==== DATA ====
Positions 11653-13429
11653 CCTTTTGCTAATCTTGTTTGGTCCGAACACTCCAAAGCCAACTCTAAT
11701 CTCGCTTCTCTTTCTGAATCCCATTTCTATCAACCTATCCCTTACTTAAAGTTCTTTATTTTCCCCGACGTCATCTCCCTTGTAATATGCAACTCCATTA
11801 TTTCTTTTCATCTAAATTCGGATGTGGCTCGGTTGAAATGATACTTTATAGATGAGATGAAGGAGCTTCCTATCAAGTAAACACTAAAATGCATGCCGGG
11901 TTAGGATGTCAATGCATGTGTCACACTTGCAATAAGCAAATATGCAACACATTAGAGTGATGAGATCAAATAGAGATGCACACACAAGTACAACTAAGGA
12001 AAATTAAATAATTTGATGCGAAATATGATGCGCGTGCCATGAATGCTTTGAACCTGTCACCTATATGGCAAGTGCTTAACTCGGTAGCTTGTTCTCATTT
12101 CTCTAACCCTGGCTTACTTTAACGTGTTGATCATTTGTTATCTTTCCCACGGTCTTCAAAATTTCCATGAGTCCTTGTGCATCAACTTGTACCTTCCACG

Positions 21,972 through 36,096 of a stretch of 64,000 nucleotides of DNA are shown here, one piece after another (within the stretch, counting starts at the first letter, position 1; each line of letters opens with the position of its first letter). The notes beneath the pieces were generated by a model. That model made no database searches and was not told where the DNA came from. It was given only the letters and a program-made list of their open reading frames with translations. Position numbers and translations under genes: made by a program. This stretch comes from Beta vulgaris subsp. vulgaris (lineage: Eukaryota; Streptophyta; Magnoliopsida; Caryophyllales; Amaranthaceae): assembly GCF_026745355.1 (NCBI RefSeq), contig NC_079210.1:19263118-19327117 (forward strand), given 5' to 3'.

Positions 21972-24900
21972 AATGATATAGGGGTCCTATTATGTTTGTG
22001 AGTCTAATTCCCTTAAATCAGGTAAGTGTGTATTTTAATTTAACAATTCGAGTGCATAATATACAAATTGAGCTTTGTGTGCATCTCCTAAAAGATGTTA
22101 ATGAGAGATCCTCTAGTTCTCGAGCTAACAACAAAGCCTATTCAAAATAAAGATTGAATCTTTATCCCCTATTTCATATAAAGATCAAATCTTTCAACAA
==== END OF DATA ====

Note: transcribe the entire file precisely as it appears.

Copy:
Positions 11653-13429
11653 CCTTTTGCTAATCTTGTTTGGTCCGAACACTCCAAAGCCAACTCTAAT
11701 CTCGCTTCTCTTTCTGAATCCCATTTCTATCAACCTATCCCTTACTTAAAGTTCTTTATTTTCCCCGACGTCATCTCCCTTGTAATATGCAACTCCATTA
11801 TTTCTTTTCATCTAAATTCGGATGTGGCTCGGTTGAAATGATACTTTATAGATGAGATGAAGGAGCTTCCTATCAAGTAAACACTAAAATGCATGCCGGG
11901 TTAGGATGTCAATGCATGTGTCACACTTGCAATAAGCAAATATGCAACACATTAGAGTGATGAGATCAAATAGAGATGCACACACAAGTACAACTAAGGA
12001 AAATTAAATAATTTGATGCGAAATATGATGCGCGTGCCATGAATGCTTTGAACCTGTCACCTATATGGCAAGTGCTTAACTCGGTAGCTTGTTCTCATTT
12101 CTCTAACCCTGGCTTACTTTAACGTGTTGATCATTTGTTATCTTTCCCACGGTCTTCAAAATTTCCATGAGTCCTTGTGCATCAACTTGTACCTTCCACG

Positions 21,972 through 36,096 of a stretch of 64,000 nucleotides of DNA are shown here, one piece after another (within the stretch, counting starts at the first letter, position 1; each line of letters opens with the position of its first letter). The notes beneath the pieces were generated by a model. That model made no database searches and was not told where the DNA came from. It was given only the letters and a program-made list of their open reading frames with translations. Position numbers and translations under genes: made by a program. This stretch comes from Beta vulgaris subsp. vulgaris (lineage: Eukaryota; Streptophyta; Magnoliopsida; Caryophyllales; Amaranthaceae): assembly GCF_026745355.1 (NCBI RefSeq), contig NC_079210.1:19263118-19327117 (forward strand), given 5' to 3'.

Positions 21972-24900
21972 AATGATATAGGGGTCCTATTATGTTTGTG
22001 AGTCTAATTCCCTTAAATCAGGTAAGTGTGTATTTTAATTTAACAATTCGAGTGCATAATATACAAATTGAGCTTTGTGTGCATCTCCTAAAAGATGTTA
22101 ATGAGAGATCCTCTAGTTCTCGAGCTAACAACAAAGCCTATTCAAAATAAAGATTGAATCTTTATCCCCTATTTCATATAAAGATCAAATCTTTCAACAA